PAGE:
For 24 straight hours this weekend, University of Michigan students stood in solidarity with disabled children as they raised money to support both C.S. Mott Children’s and Women’s Hospital and Beaumont Children’s Hospital during the 19th annual Dance Marathon.
The event ended Sunday afternoon with an announcement of the final tally of a semester-long fundraising effort: $475,807.05. Last year, Dance Marathon fundraising totals reached about $460,000.
As an organization, Dance Marathon hosts several events throughout the year including mini marathons at local high schools and creative events such as pumpkin carving, where participants can interact with the children benefitting from the fundraisers. This year, event organizers rebranded the capstone dance event from “Dance Marathon” to “VictorThon” to better incorporate and connect to the University community.
Alyssa Allen, Dance Marathon’s public relations chair and recent University graduate, said the organization rebranded the marathon to build a stronger brand. Choosing to incorporate the University with the event led to several new initiatives, such as naming designated stations after campus landmarks and setting the event’s fundraising goal at $109,901 — one dollar for every seat in the Big House — she added.
“I think that it just makes for more cohesive programming and ‘VictorThon’ gets a lot more people excited because we’re all so spirited about this University,” Allen said.
During VictorThon, dancers remained on their feet for 24 hours to show their support for children with mental and physical ailments. To raise money before the event, dancers register in teams that fundraise throughout the year through campaigns such as bake sales, asking for donations on street corners and hosting special bar nights around Ann Arbor.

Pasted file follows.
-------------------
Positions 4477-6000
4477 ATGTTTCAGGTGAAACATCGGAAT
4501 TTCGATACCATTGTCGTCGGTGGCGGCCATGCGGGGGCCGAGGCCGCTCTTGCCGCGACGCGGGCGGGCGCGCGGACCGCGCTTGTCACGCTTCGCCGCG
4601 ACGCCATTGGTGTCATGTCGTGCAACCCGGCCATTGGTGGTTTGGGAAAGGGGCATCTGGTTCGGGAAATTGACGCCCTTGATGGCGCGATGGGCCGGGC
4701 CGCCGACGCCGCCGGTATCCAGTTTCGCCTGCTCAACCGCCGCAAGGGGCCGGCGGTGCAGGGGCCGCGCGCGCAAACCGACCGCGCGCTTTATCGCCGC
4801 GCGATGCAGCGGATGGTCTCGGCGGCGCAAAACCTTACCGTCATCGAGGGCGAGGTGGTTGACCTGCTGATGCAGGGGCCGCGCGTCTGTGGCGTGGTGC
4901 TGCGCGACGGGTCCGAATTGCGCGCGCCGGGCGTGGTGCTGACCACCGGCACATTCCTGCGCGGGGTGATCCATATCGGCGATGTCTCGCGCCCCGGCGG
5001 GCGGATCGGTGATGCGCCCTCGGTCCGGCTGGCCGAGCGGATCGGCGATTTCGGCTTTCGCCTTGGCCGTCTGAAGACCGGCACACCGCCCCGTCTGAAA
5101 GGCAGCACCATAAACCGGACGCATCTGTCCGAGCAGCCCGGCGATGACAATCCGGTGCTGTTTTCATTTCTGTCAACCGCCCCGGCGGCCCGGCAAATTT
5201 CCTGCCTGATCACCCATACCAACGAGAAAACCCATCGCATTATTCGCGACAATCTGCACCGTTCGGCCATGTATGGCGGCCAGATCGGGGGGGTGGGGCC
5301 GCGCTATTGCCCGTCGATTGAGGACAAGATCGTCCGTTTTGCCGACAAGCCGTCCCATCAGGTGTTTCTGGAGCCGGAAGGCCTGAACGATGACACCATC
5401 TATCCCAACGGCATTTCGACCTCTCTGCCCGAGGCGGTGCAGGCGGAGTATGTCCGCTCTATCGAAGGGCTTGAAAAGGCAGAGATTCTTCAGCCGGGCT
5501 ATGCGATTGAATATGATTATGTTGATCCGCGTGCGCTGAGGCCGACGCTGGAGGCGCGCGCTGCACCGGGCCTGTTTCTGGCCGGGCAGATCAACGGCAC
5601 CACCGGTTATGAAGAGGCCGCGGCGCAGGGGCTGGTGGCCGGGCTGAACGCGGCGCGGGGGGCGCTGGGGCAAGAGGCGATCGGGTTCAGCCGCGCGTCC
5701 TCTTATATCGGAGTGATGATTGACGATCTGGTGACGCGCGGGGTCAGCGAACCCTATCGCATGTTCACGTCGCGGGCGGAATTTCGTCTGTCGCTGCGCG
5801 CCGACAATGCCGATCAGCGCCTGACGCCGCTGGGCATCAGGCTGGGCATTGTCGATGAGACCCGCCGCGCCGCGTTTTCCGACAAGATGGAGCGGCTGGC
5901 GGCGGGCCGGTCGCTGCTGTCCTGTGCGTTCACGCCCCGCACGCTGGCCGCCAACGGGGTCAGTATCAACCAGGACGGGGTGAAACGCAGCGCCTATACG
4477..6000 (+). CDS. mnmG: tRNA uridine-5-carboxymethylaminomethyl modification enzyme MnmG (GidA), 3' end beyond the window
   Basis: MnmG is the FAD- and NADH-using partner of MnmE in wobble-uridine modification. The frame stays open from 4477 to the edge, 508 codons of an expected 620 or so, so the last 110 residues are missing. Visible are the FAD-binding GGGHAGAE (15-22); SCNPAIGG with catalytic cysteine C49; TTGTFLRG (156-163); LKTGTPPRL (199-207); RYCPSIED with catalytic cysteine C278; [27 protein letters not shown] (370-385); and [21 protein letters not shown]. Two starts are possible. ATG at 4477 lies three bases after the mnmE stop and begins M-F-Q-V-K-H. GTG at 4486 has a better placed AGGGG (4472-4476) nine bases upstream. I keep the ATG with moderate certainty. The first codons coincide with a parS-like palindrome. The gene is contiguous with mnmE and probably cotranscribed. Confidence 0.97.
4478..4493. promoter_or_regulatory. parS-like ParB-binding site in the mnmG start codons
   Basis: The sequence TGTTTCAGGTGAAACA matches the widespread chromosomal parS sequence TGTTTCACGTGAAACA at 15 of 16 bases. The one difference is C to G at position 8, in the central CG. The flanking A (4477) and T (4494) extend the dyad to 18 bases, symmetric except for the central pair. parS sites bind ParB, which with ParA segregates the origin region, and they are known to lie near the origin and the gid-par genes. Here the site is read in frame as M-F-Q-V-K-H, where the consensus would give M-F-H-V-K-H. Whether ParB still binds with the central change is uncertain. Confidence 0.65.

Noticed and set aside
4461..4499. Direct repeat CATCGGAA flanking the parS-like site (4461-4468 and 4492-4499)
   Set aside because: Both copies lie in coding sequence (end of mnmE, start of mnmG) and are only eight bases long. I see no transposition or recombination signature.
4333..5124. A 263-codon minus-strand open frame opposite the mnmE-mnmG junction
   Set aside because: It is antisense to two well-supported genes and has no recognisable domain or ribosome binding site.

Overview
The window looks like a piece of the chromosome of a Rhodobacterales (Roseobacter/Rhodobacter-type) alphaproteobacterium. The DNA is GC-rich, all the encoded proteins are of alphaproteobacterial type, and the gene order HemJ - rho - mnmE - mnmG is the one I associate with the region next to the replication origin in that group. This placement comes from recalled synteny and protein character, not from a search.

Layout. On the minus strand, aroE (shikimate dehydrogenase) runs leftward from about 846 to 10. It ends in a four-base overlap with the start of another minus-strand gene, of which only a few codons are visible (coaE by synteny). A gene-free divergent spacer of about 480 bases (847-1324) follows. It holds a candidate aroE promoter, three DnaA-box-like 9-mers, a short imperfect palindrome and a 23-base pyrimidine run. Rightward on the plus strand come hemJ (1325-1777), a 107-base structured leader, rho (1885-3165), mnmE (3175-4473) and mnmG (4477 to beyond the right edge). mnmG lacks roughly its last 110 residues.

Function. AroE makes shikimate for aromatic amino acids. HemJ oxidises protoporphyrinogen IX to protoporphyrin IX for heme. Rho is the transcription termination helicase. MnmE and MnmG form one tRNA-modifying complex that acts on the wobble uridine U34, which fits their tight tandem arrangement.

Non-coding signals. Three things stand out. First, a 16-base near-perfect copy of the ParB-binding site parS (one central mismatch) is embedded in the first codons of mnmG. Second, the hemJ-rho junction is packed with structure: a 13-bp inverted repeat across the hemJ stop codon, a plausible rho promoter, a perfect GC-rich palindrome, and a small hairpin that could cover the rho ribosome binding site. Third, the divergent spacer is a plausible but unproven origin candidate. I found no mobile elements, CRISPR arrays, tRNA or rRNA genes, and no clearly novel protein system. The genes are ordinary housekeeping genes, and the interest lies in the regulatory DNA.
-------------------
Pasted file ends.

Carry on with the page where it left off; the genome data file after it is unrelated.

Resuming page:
To help keep dancers motivated, Dance Marathon incorporated random line dances throughout the night, taught from the main stage by event organizers. With each announcement of a line dance, instructors would add three more songs to the lineup; what started as a minute-long line dance in the beginning quickly piled into a 10-minute performance set to clips of more than 20 songs.
Also new this year was a designated area called the FTK Lounge. FTK is an acronym commonly used and chanted during the marathon that stands for “For The Kids” — reminding dancers throughout the 24-hour stretch of the children they are helping by staying on their feet. The lounge was outfitted with lounge chairs that marathon participants could sit in for a dollar per minute.
“We really want to push in-event fundraising this year because we do so much fundraising throughout the year, but in-event there’s so much more opportunity to fundraise,” Allen said.
Dance Marathon founder Inder Singh spoke during the opening ceremony about how far the program has come since the first marathon in 1998, noting the difficulties in initiating the now annual program.
“I remember one week before the very first marathon, the Athletic Department called us and said, ‘you guys can’t do this,’ ” Singh said. “ ‘You guys don’t have the insurance, we don’t know if your EMTs are certified — you can’t do this.’ We were panic-stricken.”
Singh said the inaugural marathon went ahead as scheduled only after the marathon’s first team of event organizers and founders dropped all their commitments and called notable community members including former football coaches Bo Schembechler and Lloyd Carr.
“It wouldn’t have happened if it wasn’t for the efforts of hundreds and hundreds of people,” Singh said.
LSA freshman Harrison Angoff said he participated in VictorThon because he felt it was his duty to aid those who have difficulties performing everyday tasks.
“As college students I think we’re really privileged to be able to attend the University and to live our daily lives unhindered,” Angoff said. “I think it’s really important to fundraise for assistance and therapy to allow these children to live as normal a life as possible.”
Angoff said he thought the greatest challenge during the marathon is for students to remember why they’re choosing to undergo the physically trying event.
“We complained about our legs hurting or being tired, but really all it comes down to is who you’re helping and why you’re helping them,” he said. “Once you think about that the little issues that you come across go away immediately.”
During VictorThon, teams were paired up with children undergoing therapies, which benefit from the organization’s fundraiser and aims to personalize the experience.
Conor Waterman, one of the children who benefits from the marathon's fundraising, said he greatly appreciates what the Dance Marathon organization has done for his treatments, and added he enjoys meeting new people every year and having a fun time.
“My experience at Dance Marathon has always been just being around awesome people,” Waterman said. “This is just a great organization you guys have formed, and you’re just making money for great, great things.”